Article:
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This set of exercises is concerned with the methods of calculating diraction patterns from slits using Huygens Principle. It is assumed that your have some familiarity with MATLAB and can understand how it works with matrices. However it is not assumed that you know the syntax of writing MATLAB statements, and therefore you will be helped to write whatever scripts are necessary. This physics involved in these exercises is covered in Lecture Notes, 1.5.02. This set of exercises should take you two weeks to complete.

PRE-LAB

When light travels past an object or through an opening, it spreads out or diracts. You can calculate the pattern of light intensity this produces by using Huygens Principle. This states that every point on a wavefront can be considered as a source of secondary wavelets which spread out in all directions. To nd the resultant displacement at any point, you combine all the individual displacements produced by these secondary waves, using the superposition principle and taking into account their amplitudes and relative phases. Consider a plane wave impinging on an opaque wall which has a tiny hole in it. The hole acts as a source, S, of spherical waves, which we can detect when they hit a screen some distance away.

wavelength ! r S (0,0) y x wall screen

detector D (x d , yd )

Now imagine that the the electric eld variable close to the point S, which we write Es , is varying sinusoidally with time, with an angular frequency and an amplitude Emax , Es (t) = Emax cos(t). (1.1)

Then the eld at the point D, a distance r away, will also be varying sinusoidally. The intensity of the light at that point falls o as 1/r2 , because it spreads out uniformly in all directions. Therefore its amplitude can be written as A/r, where A is some constant. Its phase will depend on how many wavelengths t into the distance r. In other words, Ed (t) = A cos(t 2r/), r where r = q 2 x2 + yd . d (1.2)

From arguments given in lectures and in the textbook (see: Lecture Notes, 1.3.1) you know that 2 the intensity of the light at D is equal to the time average value of Ed , multiplied by 0 c. In other words Intensity at D = 0 ch Ed (t)2 i = 0 c A2 . 2 r2 (1.3)

EOP Set 1

Note, if you dont know the amplitude of the oscillation, A, you can (in principle) measure the eld at time t = 0 and measure it again a quarter of a period later (t = /4 = /2). Then you know that, A A Ed (0) = cos(2r/) = cos(2r/) (1.4) r r A A Ed ( /4) = cos(/2 2r/) = sin(2r/) (1.5) r r So if you square and add the two measurements, the uctuations due to the sinusoidal variation disappear (because sin2 + cos2 = 1), and the intensity at D will be given by Intensity = 0 c Ed (0)2 + Ed ( /4)2 . 2 (1.6)

Now consider that the source consists of a number, M , of similar point sources.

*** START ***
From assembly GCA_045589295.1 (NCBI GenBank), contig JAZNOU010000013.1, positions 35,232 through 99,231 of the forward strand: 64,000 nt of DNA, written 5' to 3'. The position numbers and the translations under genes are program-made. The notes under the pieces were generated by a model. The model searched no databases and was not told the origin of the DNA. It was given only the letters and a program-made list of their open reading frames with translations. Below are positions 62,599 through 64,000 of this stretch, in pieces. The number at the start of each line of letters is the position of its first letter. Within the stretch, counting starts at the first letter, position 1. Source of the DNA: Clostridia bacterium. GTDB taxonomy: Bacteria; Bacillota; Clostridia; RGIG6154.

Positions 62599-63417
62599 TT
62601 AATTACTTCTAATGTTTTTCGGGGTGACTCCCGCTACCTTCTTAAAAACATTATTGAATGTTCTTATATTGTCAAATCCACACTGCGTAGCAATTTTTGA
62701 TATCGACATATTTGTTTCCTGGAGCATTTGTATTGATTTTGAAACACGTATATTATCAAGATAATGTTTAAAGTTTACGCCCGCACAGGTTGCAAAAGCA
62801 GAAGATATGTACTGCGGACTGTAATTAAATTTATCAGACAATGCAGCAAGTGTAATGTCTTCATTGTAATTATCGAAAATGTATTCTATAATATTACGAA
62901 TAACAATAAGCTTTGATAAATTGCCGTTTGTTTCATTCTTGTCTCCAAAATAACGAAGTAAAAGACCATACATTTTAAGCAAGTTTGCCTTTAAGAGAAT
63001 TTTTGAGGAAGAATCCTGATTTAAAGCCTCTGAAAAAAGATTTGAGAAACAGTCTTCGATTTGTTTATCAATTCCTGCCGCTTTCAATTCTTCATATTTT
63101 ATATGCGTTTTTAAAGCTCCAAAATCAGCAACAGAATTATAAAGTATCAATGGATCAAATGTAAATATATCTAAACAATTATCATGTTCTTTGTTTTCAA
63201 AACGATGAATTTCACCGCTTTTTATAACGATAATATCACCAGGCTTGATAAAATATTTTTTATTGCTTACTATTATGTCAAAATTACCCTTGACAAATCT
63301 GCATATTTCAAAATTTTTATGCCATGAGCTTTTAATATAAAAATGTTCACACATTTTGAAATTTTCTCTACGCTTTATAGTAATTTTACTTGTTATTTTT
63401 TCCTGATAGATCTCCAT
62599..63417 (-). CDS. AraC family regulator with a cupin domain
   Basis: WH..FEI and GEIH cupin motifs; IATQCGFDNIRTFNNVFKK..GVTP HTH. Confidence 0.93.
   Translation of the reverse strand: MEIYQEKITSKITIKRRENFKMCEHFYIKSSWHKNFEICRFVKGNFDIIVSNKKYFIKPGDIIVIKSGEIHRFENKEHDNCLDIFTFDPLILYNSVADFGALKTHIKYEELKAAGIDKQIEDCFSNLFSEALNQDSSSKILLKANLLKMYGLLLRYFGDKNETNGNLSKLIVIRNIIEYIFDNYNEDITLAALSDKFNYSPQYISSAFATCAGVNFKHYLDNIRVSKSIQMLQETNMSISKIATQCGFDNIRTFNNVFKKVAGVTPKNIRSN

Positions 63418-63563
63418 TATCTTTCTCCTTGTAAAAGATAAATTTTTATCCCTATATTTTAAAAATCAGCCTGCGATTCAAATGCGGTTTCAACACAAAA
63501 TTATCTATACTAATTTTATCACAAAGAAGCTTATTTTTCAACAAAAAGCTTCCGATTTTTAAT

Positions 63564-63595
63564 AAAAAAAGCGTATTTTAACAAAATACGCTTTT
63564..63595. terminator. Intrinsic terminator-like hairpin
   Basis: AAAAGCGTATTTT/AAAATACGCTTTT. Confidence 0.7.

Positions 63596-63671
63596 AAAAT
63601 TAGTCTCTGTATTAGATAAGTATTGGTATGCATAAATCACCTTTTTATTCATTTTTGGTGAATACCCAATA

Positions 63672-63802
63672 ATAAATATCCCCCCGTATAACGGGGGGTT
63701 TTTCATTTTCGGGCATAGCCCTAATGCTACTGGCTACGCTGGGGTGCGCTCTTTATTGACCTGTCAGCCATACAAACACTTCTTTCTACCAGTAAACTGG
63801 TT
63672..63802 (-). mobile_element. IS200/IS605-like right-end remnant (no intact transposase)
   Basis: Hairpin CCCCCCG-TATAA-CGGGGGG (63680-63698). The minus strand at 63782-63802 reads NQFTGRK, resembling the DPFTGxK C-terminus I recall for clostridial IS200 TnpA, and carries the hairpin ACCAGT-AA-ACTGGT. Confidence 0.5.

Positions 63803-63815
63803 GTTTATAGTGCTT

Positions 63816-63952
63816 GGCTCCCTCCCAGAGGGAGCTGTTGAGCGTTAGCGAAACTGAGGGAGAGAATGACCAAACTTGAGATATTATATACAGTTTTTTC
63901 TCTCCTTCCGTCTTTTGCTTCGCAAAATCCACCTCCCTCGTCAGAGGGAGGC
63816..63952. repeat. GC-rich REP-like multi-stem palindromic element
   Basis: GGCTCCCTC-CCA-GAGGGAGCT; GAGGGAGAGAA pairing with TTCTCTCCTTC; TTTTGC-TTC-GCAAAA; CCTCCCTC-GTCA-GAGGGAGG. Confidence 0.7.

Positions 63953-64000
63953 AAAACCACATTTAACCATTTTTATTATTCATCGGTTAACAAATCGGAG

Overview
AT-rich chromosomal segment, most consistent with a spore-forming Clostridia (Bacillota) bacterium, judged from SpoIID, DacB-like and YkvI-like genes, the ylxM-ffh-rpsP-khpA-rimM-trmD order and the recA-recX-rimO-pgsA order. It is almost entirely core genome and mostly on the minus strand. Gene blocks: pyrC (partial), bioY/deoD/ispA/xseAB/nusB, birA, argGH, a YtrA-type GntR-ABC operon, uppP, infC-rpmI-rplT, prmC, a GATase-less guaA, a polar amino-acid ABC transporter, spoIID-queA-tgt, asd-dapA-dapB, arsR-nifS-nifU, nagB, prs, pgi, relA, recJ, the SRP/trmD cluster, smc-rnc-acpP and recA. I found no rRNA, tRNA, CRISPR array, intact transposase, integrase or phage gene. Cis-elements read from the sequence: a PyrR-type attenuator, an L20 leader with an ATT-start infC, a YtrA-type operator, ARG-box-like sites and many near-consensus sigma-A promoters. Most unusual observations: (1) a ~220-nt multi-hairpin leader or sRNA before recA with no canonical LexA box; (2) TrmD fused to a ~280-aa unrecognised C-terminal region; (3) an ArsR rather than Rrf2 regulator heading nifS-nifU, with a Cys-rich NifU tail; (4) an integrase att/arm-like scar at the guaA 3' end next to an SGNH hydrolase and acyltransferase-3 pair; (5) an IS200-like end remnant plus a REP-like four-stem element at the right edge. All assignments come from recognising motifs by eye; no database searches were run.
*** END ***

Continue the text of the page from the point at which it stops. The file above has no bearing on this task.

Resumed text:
wavelength !

detector D (x d , yd )

If the sources are located at points (xsj , ysj ), each with the same initial amplitude (A), the total eld at the point D, Etot , is given by Etot (0) =

M XA cos(2rj /) r j=1 j

and

Etot ( /4) =

M XA sin(2rj /) r j=1 j

(1.7)

where: rj =

And the total intensity is got by squaring and adding, 0 c Itot (xd , yd ) = Etot (0)2 + Etot ( /4)2 . 2

(1.8)

(1.9)

It would simplify the artithmetic if we could forget about the constant quantity 0 c. In all the computations we will do, the amplitude of the wave at the source is arbitrary. We will never calculate absolute values of intensity. So we are at liberty to choose the way intensity is measured so that this constant is eectively equal to 1. In such a measurement system, Itot (xd , yd ) = 1 Etot (0)2 + Etot ( /4)2 . (1.10) 2 Note, we keep the factor 1 because it has a relevant meaning. It states that the intensity is related 2 to the time average of the amplitude squared. (See Lecture Notes, Eqn 1.3 F.) As you will see, the intensity pattern produced by light coming through an opening (or openings) is quite complicated in the immediate vicinity of the opening (the Fresnel regime) but much simpler if you go far away (the Fraunhofer regime). In these exercises you will investigate where the transition between these two regimes is located, and how its location depends on the size of the opening and on the wavelength of the light.

EOP Set 1

IN LAB

EOP1.1 Visualization of wave elds We start o by investigating how the eld from a point source varies as we move the detector to all points throughout the space between the wall and the screen. This involves writing a short script to calculate the eld E at the points D, due to a single point source at S, using equation 1.2.

wavelength

detector D (x d , yd )

S (0,0)

wall

scrnDist

screen